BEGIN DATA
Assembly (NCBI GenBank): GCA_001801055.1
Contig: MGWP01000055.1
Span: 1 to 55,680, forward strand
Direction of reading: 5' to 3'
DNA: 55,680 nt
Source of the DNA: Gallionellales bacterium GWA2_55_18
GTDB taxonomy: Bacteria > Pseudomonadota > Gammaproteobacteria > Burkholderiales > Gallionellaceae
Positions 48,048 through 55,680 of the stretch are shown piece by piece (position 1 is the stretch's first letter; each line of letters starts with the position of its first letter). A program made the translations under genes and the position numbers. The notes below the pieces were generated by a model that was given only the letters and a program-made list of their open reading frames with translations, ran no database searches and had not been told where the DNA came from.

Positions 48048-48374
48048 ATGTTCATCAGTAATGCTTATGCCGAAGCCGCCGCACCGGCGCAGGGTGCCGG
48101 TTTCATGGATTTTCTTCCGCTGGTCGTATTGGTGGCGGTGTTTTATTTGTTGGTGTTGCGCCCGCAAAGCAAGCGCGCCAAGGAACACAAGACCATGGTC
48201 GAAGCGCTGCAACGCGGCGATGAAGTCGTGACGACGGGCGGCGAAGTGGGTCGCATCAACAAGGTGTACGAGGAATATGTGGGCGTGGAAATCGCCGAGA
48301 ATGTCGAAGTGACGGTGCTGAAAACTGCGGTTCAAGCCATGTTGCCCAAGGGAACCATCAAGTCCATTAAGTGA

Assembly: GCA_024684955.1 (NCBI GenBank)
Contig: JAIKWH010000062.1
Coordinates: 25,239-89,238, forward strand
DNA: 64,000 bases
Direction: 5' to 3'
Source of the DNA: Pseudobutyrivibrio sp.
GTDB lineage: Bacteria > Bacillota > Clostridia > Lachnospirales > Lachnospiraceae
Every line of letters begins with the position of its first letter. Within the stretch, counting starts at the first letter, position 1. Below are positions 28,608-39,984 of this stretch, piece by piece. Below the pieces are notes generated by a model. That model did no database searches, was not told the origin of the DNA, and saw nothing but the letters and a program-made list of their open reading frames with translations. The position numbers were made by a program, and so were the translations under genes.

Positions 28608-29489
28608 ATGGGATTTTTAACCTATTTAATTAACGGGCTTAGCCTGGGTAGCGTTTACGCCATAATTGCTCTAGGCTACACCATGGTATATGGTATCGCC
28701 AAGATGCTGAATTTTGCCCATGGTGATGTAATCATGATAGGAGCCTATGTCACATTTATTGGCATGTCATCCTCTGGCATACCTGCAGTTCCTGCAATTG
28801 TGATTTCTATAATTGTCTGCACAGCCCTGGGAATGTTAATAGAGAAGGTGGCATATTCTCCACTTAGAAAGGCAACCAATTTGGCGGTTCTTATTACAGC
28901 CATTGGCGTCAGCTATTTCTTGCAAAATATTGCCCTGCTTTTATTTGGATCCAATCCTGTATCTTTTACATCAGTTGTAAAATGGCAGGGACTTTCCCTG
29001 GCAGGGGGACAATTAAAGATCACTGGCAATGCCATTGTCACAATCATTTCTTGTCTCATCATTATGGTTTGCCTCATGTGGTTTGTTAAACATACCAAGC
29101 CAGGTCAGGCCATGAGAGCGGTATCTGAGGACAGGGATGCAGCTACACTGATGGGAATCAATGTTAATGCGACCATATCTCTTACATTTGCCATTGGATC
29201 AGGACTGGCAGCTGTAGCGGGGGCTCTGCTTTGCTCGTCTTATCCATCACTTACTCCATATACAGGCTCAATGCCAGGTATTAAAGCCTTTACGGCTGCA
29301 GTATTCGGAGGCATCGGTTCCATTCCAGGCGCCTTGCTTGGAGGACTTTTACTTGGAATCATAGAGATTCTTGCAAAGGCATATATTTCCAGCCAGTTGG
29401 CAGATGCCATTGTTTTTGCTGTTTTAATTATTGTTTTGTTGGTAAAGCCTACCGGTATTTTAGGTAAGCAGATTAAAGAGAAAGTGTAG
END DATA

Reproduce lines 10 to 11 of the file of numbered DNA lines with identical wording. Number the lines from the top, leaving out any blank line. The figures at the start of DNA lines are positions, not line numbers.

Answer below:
48048 ATGTTCATCAGTAATGCTTATGCCGAAGCCGCCGCACCGGCGCAGGGTGCCGG
48101 TTTCATGGATTTTCTTCCGCTGGTCGTATTGGTGGCGGTGTTTTATTTGTTGGTGTTGCGCCCGCAAAGCAAGCGCGCCAAGGAACACAAGACCATGGTC